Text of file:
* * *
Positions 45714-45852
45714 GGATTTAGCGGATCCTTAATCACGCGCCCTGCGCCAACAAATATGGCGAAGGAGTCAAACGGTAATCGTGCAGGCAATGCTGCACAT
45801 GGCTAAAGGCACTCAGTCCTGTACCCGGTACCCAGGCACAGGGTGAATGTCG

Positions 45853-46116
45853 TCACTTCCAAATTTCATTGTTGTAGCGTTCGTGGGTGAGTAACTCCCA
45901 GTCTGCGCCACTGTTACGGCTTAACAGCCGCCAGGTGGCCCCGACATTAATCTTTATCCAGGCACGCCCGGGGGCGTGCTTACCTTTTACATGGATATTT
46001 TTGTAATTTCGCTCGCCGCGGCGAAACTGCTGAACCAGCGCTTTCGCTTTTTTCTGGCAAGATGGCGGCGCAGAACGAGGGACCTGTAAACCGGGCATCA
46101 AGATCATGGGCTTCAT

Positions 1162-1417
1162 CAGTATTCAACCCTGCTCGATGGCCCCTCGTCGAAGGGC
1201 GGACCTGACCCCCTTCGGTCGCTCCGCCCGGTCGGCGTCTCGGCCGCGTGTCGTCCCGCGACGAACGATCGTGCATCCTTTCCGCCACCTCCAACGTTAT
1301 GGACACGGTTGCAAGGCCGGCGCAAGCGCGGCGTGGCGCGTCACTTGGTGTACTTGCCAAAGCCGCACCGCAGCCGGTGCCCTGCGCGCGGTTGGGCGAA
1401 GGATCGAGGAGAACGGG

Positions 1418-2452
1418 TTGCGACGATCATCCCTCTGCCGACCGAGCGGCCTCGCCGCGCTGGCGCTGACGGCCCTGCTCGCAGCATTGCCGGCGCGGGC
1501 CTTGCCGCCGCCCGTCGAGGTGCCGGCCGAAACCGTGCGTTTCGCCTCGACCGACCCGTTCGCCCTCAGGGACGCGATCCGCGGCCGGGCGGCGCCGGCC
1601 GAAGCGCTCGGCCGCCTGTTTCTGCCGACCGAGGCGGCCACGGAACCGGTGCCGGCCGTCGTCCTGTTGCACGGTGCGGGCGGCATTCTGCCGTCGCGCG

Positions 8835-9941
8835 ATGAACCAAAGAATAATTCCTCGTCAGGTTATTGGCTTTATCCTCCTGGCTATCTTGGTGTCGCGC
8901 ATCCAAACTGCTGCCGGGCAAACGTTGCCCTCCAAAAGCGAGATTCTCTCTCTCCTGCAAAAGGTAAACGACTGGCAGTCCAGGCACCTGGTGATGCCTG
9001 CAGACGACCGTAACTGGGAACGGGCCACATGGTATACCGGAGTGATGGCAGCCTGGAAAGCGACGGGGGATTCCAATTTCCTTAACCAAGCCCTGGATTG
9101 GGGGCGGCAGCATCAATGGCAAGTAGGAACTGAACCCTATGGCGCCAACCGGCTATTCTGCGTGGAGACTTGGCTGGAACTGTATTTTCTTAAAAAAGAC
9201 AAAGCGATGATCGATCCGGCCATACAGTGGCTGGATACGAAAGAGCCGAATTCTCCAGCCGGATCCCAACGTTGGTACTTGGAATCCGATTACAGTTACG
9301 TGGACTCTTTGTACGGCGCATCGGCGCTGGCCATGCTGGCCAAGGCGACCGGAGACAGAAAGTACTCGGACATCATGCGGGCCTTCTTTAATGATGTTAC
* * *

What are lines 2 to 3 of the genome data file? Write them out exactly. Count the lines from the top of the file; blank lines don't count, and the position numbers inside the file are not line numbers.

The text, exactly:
45714 GGATTTAGCGGATCCTTAATCACGCGCCCTGCGCCAACAAATATGGCGAAGGAGTCAAACGGTAATCGTGCAGGCAATGCTGCACAT
45801 GGCTAAAGGCACTCAGTCCTGTACCCGGTACCCAGGCACAGGGTGAATGTCG